Wednesday, June 24, 2009

Important Fuel Sources of the Milky Way

Stupid as it may seem, just about every planet has a unique mineral which is both harder than diamond and excellent rocket fuel (since most of these civilizations still use primitive chemical-fueled spacecraft). Often, the mineral is also named after the planet it comes from. Is this a result of each civilization's ethnocentric worldview, or does it suggest a deeper meaning to the minerals, as sort of planetary personality expressed through geology? Yeah, I'm yanking your chain.

You can bet your last cred that the hunt for fuel will figure in plenty of plots on The Mutant Earth.

And here's why, thanks to Zack Handlen of the A.V. Club: Another planet, another scientific survey--this time, Spock, Kirk, and a few red-shirts are investigating Argus X's tritanium deposits. (Side note: it's generally used either as a MacGuffin or background detail, but I love the references to Starfleet's insatiable quest for minerals. It makes good sense; one of the reasons we're going to have to leave this planet eventually is that we're just going to run out of natural resources, no matter how politely we use them. Star ships must take an incredible amount of material to construct and fuel, not to mention colonizing new worlds, so it's a nice nod to realism that the Enterprise, in addition to its other duties, is always on the hunt for good rocks.)

Wikipedia's list is here.


The Most Powerful Mineral in the Universe, so of course the home world of He-Man leaves it to be guarded by the Widgets, who are exactly what the stereotypes called to mind by their offensive name would suggest. Put 'em on the Race Master List.

This is the mineral found in the Eternian crust, not the shards of Shazam's Rock of Eternity. I think a dopey-looking dragon in a helmet sits atop a great pile of it.


Most common on planets whose cultures are undergoing civil rights movements and produce televised action/dramas about Lady Super-Men. Sometimes called Amazonium, but not by the Awesome.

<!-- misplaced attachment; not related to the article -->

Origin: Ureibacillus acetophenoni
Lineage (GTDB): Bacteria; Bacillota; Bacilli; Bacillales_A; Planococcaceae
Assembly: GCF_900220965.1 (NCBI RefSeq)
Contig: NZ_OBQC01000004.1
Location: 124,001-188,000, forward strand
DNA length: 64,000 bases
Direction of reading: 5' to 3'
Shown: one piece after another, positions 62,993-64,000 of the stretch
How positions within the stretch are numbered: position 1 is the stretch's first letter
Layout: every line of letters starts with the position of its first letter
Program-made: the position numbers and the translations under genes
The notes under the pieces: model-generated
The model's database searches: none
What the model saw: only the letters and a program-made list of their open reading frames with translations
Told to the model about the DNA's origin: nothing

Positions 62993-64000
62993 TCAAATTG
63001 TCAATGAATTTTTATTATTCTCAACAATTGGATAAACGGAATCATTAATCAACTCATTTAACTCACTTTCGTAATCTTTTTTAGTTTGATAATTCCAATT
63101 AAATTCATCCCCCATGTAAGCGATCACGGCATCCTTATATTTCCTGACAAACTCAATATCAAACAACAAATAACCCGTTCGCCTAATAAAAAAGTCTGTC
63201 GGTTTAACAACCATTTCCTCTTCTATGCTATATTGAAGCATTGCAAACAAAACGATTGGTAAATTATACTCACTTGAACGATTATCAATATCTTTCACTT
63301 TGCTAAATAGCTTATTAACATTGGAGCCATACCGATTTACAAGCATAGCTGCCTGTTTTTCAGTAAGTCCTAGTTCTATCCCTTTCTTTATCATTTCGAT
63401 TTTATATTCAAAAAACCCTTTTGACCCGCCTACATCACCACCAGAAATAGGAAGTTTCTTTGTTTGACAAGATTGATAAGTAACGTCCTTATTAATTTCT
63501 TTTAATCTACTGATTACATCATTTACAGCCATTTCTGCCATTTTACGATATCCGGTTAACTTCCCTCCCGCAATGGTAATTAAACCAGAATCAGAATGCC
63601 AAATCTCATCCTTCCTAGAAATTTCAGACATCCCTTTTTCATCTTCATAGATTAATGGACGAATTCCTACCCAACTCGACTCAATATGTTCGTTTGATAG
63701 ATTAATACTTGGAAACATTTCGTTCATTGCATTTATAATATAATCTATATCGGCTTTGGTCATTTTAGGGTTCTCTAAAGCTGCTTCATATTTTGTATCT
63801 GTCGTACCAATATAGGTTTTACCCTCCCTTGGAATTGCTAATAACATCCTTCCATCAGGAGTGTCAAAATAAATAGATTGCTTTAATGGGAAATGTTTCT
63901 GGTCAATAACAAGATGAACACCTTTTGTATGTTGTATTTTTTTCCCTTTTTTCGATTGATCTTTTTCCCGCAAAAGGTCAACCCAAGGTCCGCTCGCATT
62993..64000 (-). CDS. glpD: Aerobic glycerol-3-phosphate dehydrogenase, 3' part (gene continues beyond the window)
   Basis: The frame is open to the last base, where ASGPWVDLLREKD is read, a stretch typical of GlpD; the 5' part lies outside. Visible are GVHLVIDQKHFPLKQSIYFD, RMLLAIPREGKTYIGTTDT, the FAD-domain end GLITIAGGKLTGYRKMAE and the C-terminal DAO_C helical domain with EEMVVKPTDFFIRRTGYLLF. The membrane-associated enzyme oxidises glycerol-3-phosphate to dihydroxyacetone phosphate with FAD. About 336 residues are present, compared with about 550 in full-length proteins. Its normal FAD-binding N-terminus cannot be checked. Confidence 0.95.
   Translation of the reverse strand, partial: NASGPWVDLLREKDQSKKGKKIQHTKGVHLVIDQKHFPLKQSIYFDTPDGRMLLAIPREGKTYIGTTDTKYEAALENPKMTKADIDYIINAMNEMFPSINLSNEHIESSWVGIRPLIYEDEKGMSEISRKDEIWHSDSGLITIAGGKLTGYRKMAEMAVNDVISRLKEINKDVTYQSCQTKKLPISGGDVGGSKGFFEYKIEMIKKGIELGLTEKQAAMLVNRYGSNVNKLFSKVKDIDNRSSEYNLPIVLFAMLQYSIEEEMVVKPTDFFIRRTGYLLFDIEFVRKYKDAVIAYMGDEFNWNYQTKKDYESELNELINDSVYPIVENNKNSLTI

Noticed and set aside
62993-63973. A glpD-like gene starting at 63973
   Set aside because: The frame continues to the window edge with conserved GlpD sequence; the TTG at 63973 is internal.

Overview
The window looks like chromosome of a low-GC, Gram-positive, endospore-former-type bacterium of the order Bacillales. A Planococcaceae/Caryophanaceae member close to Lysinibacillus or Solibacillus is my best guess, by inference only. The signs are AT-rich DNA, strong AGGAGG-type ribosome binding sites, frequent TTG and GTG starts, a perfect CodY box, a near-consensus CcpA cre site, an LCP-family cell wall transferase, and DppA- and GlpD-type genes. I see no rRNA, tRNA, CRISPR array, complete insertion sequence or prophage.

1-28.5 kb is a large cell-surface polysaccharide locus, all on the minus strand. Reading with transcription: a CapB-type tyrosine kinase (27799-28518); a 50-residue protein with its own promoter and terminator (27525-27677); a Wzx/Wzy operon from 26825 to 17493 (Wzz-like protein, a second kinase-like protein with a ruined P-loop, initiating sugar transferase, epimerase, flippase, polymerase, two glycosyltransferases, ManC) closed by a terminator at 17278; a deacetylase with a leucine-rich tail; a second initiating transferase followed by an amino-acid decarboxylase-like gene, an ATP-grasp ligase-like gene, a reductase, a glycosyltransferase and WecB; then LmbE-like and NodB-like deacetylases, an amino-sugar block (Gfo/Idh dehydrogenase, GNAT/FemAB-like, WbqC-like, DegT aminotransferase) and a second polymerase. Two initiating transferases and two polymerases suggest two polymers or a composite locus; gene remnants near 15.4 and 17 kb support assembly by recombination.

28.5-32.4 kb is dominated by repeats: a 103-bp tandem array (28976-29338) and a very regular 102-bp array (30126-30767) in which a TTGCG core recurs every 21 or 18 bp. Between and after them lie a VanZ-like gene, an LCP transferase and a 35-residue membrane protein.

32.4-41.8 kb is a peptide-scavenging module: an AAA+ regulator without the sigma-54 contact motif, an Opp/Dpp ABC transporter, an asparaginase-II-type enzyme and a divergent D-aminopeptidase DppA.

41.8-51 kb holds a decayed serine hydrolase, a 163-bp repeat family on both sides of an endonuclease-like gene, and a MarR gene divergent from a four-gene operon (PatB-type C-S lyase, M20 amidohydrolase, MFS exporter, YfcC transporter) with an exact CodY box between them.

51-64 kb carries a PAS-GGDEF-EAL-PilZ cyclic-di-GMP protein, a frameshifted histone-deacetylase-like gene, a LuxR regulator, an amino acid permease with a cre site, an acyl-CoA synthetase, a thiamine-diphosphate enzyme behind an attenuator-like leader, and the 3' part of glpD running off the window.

The sole reason the inhabitants of New Texas brave its harsh climate and infestation of evil sorcerers who smoke tobacco.


Let's see if we can't get this one done somewhere in plans 1 through 8, this time m'kay?

What else are you going to put in the fuel tank of the Thunder Tank after Panthro, in his spare minutes, converted it to underwater drivablitiy?


Everything is better when you triple it. Don't forget to Tri-cord it, Triplicate Girl.


What is it with the BSG writers and using 'y' for a short vowel? Why try?


I'm sure somebody makes holy symbols out of the stuff.


T. Smitty said...

The fuel used vs. the percieved method of travel never made sense to me. They use minerals, which I guess could be some sort of burnable fuel to propel space ships, but I never seem to see a sort of flame from the engines, just an energy glow.

Rather than be chemical in nature, I imagined these races had the ability to transfer matter directly into energy, and that these materials were so good because they somehow have a huge energy density...or something. And then they'd turn the raw energy into plasma (yeah, that sounds good plasma!) and hover or fly or warp or whatever they wanted to do with it.

But I would dig mineral aquisition being a driving force behind quests. Because that means there's a possibility I could be in the engine room, telling everyone that I'm giving her all she's got, but the tritanium's run dry. But maybe, if I tie in power from life support...

Aaron Nuttall said...

OH YEAH! You've got the spirit. We should play D&D sometime. . .